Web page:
Not exactly what you want to be told by a traffic cop when you're pulled over after having stayed up until 2:30 a.m. cooking Thanksgiving dinner.
I had to make one last trip out to obtain a necessary ingredient, Challah bread for the wild mushroom stuffing, and the cops made their assessment of me while I waited to make a turn. Mind you, I had done nothing wrong at all... I just looked as if something were wrong.
Hmm.... Let's see... Was anything wrong? Perhaps I was frazzled after the last few days of precisely planned lists so I'd get everything done on time? Perhaps I was seething that the house had been trashed while I was busy cooking in the kitchen? Perhaps I was upset that I'd had to go out again at 11 p.m. to purchase ingredients to make the pumpkin cheesecake all over again after it had been burned in my broken oven (and I'd been covered in smoke)? Perhaps I was still in shock that the coffee I had ordered to go at the bakery had cost $10.25? (STUPID, STUPID, not to check the price first, but COME ON! That much???! I couldn't refuse it because they'd already made it and I knew someone else waiting in line).
Yes... all good reasons to not be looking my loveliest...
But then there was the BEST reason of all to be quaking in my boots at the sight of these cops. I was trying my hardest not to throw up from the fear that they'd realize I was driving illegally. Lest you think we're irresponsible, let me clarify: the Russian government changed the laws regarding work permits for foreigners this past September. Chris's permit expired the first week of October, which meant that our car's registration was now void. You'd think that we could just then go register it again. WRONG. While the old permit laws are now suspended, the new laws have yet to be announced--so we've been in limbo for two months, despite CONSTANT efforts on the part of his firm's lawyers to get the car taken care of. (And when we actually DO get to register it, it will cost us $500 to have someone navigate the bureaucracy at the Russian DMV for us).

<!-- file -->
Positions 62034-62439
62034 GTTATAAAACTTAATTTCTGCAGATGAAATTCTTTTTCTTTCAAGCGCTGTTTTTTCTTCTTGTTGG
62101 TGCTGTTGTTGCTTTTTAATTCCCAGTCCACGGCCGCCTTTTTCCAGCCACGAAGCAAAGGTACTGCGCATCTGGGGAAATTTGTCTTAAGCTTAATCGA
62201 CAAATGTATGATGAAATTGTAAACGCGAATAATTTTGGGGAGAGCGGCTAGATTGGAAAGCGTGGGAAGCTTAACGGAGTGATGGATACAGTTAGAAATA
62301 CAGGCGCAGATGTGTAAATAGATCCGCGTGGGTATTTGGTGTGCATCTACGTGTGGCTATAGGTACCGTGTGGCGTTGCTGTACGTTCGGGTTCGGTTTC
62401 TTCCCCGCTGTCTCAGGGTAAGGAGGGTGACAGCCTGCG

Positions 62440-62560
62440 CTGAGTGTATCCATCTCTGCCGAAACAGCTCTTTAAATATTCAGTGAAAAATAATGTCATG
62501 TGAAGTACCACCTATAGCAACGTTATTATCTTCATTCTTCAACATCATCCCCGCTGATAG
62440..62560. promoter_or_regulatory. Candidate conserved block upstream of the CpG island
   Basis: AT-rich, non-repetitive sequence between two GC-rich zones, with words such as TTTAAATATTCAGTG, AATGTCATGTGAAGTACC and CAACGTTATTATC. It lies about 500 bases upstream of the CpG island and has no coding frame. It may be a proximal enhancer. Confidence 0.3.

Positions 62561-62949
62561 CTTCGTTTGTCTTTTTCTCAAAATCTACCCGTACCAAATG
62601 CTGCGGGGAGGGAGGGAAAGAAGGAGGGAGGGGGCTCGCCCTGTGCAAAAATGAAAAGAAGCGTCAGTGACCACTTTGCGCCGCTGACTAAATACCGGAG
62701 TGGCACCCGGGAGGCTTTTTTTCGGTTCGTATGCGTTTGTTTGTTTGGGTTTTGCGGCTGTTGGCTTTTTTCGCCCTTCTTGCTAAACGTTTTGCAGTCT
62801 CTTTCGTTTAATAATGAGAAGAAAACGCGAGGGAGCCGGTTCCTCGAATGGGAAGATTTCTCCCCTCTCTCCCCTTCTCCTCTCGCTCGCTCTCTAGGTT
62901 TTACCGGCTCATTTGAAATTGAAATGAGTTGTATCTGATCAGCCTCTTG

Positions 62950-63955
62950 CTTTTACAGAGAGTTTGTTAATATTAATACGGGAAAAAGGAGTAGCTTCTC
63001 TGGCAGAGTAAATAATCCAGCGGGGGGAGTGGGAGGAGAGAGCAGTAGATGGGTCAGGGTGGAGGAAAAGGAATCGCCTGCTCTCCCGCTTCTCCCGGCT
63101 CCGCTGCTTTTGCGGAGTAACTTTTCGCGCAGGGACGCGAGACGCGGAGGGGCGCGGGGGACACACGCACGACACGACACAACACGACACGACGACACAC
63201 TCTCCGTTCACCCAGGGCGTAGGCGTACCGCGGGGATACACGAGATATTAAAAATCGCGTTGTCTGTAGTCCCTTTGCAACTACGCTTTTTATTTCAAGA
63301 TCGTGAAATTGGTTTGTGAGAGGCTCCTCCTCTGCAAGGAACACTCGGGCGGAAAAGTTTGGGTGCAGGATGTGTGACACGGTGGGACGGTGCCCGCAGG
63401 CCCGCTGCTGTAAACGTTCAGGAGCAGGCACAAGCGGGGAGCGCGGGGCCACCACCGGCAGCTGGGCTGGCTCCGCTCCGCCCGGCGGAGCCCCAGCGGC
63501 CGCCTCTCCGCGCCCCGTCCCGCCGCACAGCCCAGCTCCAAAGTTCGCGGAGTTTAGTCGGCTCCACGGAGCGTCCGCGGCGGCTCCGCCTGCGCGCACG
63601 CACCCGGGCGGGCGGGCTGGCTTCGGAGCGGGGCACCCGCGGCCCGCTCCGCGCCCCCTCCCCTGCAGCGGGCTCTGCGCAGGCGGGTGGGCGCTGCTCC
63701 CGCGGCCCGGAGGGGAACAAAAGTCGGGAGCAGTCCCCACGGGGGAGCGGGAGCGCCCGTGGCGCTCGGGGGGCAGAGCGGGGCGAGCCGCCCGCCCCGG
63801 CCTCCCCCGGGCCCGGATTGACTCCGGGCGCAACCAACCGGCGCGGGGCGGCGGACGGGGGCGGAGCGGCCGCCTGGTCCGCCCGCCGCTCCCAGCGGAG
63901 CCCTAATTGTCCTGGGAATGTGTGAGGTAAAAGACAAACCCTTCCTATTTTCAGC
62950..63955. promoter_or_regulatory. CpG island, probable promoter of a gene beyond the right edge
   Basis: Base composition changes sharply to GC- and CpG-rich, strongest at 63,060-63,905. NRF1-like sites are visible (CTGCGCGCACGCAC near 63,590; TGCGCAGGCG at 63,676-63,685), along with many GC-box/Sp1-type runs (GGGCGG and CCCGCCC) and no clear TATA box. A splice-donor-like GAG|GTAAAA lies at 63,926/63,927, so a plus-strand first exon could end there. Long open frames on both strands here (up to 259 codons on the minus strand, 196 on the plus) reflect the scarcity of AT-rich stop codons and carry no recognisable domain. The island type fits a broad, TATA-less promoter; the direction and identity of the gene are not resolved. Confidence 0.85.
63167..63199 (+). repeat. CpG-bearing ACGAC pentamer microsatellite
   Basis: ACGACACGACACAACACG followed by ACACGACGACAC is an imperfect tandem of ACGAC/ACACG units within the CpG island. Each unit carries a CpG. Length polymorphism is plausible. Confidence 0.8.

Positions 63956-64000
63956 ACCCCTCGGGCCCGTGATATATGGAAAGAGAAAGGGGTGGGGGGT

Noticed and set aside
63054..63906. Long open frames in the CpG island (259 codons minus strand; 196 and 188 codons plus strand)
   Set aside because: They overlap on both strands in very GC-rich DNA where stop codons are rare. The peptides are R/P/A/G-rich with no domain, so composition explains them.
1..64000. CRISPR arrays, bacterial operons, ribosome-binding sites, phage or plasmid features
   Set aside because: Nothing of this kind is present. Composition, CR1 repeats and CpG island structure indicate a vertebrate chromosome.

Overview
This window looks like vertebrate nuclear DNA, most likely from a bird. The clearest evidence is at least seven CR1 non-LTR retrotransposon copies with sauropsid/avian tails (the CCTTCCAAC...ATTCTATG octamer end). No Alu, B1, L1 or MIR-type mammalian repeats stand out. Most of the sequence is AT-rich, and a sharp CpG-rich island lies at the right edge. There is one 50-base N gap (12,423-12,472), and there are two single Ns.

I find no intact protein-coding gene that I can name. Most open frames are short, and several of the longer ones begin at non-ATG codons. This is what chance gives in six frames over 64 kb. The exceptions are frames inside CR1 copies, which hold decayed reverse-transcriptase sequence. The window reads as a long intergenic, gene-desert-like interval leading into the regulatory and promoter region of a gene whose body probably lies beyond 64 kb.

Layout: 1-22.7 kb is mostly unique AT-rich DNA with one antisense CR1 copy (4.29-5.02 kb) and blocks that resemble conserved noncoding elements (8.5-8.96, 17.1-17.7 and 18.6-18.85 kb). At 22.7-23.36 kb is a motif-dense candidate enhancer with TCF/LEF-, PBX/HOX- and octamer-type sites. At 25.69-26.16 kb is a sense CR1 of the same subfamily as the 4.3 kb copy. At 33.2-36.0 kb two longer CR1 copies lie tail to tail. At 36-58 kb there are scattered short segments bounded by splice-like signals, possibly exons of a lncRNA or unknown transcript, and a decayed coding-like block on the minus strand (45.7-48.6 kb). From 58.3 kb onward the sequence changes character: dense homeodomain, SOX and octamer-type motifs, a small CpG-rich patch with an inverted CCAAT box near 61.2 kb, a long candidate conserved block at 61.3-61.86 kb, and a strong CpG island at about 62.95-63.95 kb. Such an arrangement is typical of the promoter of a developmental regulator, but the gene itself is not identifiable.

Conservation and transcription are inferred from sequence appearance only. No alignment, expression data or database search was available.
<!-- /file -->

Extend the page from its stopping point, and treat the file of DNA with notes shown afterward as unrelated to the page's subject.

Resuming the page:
So I'm supposed to just happily give up the car for all this time. All this time that we're actually paying SKY HIGH Russian auto insurance on it. After about a month of hitchhiking (people here call it "taking a gypsy cab") and public transportation when possible (not all that possible on the routes I need to go--with kids in tow and heavy bags to-from work or groceries), I gave up and just started driving again. No matter what, I'm going to have to just pay a bribe if I'm pulled over (most likely), so I might as well just drive...
In the meantime, we're just keeping the car documents out of the car; that way the cops don't realize we're truly breaking the law. Instead they can just then threaten to impound the car because I don't have the papers on me. Much better to have them just think that...
In any case, the cop made me take a breathalizer (spelling?) test and get out the car to check that I was stable. Then started the intimidation designed to make me quake in my boots, ultimately grateful when they would finally just let me bribe them.
I pulled out all the stops on this one... I still had to finish cooking for Thanksgiving and get showered, and I was on a TIGHT schedule! Finally they let me just "pay my fine," making sure to state that I was rightfully pulled over because my car was dirty. (Excuse me? Try driving in one the most polluted cities in the world in winter--when wet oily slush gets whipped onto your car by other cars--and tell me how on earth I'm supposed to keep it clean!!)
This cop had gall, though... He didn't believe that an American mom would only have about $38 on her. I had to show him every crevice of my purse to prove that I had given him EVERY SINGLE BILL I HAD. He then made me show him all my credit cards, to prove that I was telling the truth about not having a current ATM card on me (mine have expired and I have yet--GRRRRR--to get the new ones in the mail). He was actually going to make me go withdraw more money for him!!! I'm so glad that Natalia and Katya weren't with me; they already think all cops are crooks... (And that makes my we-lived-in-NYC-on-9/11-police officers-and-fire fighters-are-heroes blood BOIL).
So I finally got to head home, sipping my now-cold expensive cup of coffee, thrilled that I had bought it because that was $10.25 that the cop hadn't managed to take from me. Too bad I hadn't bought two.
By the way, though, Thanksgiving was lovely. Our tradition is to pair up with friends and make it a collaborative effort, hosted in their wonderfully large apartment. This year we all invited new people and I think there were 25 of us... Kids running everywhere (they actually played soccer in the living room), old friends, new friends, perfect.